Under the bonnet lies a 16-valve, four-cylinder 1.4-litre (turbo and supercharger) TSI engine producing 178bhp. Kicking out a maximum 250Nm of pulling power the Polo has got enough guts to enhance that daily commute. It can complete the benchmark sprint in 6.9 seconds and it has an achievable top speed of 142mph. The figures make for good reading, but the Polo just doesn’t feel all that quick. That said, nipping out to pass slower traffic is child’s play as the engine is peppy, even though the sensation of speed does feel blunted. With that in mind you will need to keep an eye on that speedometer, as it is very easy to get close to the national speed limit without trying too hard. The 1.4-litre unit is mated to a seven-speed semi-automatic DSG gearbox. When in automatic mode the gearbox is smooth and quick but we don’t believe that seven cogs are absolutely necessary – the reasons are not performance related but rather to lower emissions and to improve fuel economy. With only the DSG ‘box available the paddle-shifting PlayStation generation will be happy but purists will disappointed that there is no option of a manual shifter. In auto mode the shifts are seamless and quick. The ‘box has also got a sport mode and yes it will hold on to gears longer and only go up to sixth but it still won’t please enthusiasts. The DSG takes the rawness of that driving pleasure away from the driver and it can't hold a candle to the Clio Renaultsport - and that’s a little disappointing.
Vast improvement in 2015
The facelift in 2015 ushered in big changes, and Volkswagen Polo GTI performance is far better as a result. With 190bhp to play with (a 12bhp hike) from its 1.8-litre turbocharged petrol engine, you’ve now got the choice of the seven-speed automatic gearbox as before (with torque limited to 250Nm) or a lovely six-speed manual where the engine is allowed to deliver 320Nm. Thanks to the way the engine is tuned for each gearbox, performance figures are the same, with the 0-62mph dash taking 6.7 seconds and top speed 146mph.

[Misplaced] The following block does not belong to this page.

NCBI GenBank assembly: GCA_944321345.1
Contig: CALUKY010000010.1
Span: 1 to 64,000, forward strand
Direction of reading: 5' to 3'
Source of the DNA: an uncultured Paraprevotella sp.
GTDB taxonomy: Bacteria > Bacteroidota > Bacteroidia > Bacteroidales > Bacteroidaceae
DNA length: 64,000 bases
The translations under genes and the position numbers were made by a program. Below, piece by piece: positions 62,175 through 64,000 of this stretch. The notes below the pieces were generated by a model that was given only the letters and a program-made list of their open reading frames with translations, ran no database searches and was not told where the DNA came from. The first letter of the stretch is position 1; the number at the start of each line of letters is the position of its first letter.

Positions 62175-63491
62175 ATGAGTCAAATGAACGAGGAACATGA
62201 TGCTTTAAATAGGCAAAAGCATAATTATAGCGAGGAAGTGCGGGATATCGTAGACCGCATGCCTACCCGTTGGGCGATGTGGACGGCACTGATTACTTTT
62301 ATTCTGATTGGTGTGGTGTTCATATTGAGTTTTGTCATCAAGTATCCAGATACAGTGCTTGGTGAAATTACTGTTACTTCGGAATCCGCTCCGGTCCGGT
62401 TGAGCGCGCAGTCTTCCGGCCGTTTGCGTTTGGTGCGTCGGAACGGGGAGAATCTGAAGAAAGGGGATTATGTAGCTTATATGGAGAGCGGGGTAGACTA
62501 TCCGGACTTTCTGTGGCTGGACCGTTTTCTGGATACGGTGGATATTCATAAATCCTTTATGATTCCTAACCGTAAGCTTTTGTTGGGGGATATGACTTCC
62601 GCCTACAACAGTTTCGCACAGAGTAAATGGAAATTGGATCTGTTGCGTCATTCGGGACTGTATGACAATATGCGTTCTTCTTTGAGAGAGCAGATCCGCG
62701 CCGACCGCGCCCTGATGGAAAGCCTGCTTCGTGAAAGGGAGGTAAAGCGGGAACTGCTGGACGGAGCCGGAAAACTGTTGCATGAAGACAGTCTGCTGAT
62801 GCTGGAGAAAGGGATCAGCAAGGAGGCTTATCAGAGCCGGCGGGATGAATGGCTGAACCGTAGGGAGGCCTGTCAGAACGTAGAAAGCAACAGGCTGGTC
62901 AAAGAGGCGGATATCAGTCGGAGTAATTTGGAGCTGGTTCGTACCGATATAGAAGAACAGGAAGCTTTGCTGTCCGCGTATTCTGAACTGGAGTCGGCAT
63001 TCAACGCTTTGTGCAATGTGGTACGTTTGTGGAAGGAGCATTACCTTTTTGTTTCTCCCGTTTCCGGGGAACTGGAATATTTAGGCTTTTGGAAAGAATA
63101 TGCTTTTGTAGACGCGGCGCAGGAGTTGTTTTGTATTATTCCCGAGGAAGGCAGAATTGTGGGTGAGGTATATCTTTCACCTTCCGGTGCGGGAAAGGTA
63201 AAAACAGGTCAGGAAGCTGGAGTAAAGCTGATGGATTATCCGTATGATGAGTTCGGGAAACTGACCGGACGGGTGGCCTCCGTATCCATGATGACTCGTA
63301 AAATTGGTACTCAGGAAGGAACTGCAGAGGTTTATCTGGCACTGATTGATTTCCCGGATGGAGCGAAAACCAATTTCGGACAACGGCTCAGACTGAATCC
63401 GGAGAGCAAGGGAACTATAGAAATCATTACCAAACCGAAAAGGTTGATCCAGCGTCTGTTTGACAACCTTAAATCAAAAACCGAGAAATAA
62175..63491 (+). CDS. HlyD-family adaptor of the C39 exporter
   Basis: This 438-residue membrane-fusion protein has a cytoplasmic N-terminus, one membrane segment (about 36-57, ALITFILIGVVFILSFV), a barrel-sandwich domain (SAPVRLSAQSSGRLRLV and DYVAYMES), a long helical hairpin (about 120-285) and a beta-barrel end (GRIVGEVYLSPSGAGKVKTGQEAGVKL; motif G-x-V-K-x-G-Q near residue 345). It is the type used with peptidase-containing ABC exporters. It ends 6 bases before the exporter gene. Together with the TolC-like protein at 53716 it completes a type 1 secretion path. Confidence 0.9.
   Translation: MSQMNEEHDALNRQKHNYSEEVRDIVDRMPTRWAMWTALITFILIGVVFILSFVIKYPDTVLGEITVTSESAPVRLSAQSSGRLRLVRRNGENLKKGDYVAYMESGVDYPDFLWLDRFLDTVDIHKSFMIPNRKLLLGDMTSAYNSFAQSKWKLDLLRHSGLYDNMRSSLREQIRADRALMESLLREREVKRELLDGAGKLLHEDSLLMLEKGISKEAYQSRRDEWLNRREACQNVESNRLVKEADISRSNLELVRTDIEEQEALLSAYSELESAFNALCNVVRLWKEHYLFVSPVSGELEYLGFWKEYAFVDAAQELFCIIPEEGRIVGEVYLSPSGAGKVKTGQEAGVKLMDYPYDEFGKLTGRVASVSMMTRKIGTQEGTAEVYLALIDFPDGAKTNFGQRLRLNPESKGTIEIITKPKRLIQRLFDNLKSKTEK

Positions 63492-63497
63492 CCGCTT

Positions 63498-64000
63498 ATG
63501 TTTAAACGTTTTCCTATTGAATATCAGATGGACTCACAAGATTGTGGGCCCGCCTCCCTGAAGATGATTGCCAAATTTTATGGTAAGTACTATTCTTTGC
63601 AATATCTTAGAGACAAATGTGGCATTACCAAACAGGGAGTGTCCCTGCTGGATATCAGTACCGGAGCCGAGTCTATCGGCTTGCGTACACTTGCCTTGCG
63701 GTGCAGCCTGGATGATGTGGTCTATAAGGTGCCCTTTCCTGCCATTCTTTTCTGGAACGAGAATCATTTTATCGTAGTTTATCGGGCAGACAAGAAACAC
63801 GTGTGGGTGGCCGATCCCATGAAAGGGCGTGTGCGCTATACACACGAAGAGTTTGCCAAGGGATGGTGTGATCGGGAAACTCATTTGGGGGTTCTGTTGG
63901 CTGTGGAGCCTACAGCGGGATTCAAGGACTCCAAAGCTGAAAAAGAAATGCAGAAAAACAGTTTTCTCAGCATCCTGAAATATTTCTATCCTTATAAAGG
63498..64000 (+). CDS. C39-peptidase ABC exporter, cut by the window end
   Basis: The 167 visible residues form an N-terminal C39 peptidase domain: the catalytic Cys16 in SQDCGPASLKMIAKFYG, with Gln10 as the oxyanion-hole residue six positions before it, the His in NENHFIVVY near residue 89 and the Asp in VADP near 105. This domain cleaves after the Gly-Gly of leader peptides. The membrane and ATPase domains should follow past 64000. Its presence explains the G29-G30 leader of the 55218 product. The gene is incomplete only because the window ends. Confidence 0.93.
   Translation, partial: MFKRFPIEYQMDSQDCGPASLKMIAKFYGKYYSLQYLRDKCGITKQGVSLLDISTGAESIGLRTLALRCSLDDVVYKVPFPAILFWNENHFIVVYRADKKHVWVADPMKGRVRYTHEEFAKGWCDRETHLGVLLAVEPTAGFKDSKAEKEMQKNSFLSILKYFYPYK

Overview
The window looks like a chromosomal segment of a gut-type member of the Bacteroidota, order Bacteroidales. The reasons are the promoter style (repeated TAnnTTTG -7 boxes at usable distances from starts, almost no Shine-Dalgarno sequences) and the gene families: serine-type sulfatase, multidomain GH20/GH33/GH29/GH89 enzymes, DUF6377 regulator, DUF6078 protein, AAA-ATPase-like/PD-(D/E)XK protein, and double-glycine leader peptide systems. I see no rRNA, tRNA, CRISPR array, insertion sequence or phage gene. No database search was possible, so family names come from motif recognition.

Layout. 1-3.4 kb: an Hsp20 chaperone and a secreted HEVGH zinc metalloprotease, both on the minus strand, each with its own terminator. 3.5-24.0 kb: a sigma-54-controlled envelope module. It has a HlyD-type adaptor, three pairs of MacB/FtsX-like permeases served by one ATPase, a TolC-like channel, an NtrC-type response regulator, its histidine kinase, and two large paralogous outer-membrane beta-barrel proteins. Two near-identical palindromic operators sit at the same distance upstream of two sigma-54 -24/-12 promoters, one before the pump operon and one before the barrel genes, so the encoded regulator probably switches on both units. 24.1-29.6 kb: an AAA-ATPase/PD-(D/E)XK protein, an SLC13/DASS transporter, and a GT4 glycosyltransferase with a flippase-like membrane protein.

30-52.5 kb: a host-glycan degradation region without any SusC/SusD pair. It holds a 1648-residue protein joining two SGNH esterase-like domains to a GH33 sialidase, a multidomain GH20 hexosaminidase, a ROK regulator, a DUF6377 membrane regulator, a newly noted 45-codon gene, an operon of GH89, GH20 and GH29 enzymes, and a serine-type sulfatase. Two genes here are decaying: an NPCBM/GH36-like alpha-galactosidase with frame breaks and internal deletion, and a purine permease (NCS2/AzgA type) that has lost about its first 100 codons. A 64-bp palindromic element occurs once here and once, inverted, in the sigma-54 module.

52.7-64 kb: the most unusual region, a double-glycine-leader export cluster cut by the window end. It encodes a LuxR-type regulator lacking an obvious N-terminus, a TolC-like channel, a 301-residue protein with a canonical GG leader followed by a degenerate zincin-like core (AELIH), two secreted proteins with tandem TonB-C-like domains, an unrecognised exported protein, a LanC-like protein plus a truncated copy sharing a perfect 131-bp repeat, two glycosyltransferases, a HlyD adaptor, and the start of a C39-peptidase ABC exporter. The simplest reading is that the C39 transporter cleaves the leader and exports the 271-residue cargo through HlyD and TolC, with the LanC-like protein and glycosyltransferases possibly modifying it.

We can report, though, that the new engine is absolutely brilliant and performance is scintillating no matter which ‘box you pick.
With that said, we prefer the manual. It’s quicker to pull away and more rewarding to drive, so unless most of your driving is in the city, you’ll probably want this over the DSG. You’ll save yourself £1,200 too. Which is nice.
Take the Polo GTI on its own merit and you'll think, yep that handles quite well. Put it up against rivals including the Clio Renaultsport and the Fabia vRS and the VW comes out with the ‘classic’ school report that says ‘could do better’. Don’t get us wrong, the Polo is an accomplished hatch and it has a fair amount of grip but it's not that exciting. There is too much understeer in corners and it never feels particularly ‘planted’ – maybe the light steering and the minimal feedback is to blame but from a car with a GTI badge we expect so much more. A base-level MINI has better handling than the Polo GTI and this is a complaint that cannot be directed at the Clio Renaultsport.
Finally a proper GTI in 2015
Thanks to major handling work during 2015’s facelift the Polo is now truly worthy of wearing the GTI badging. It borrows the XDS+ system from its bigger brother the Golf GTI and for this reason, plus the two-stage traction control, it’s miles better to drive and more fun too. Turn-in is sharper, there’s a more confident stance and VW has also completely revised the steering, providing far more feedback and better weighting too.
The optional Sport Performance Kit adds adaptive dynamics to the Polo, meaning that at a touch of the Sport button you can switch the dampers between comfort and sport configurations. The latter is the one to pick for faster driving, and makes the Polo real fun to thrash on your favourite country road. It’s still not quite as sharp-edged as the Fiesta ST, but it’s far closer than ever before. This pack will only cost a few hundred quid extra, so we’d suspect many Polo GTIs to feature it.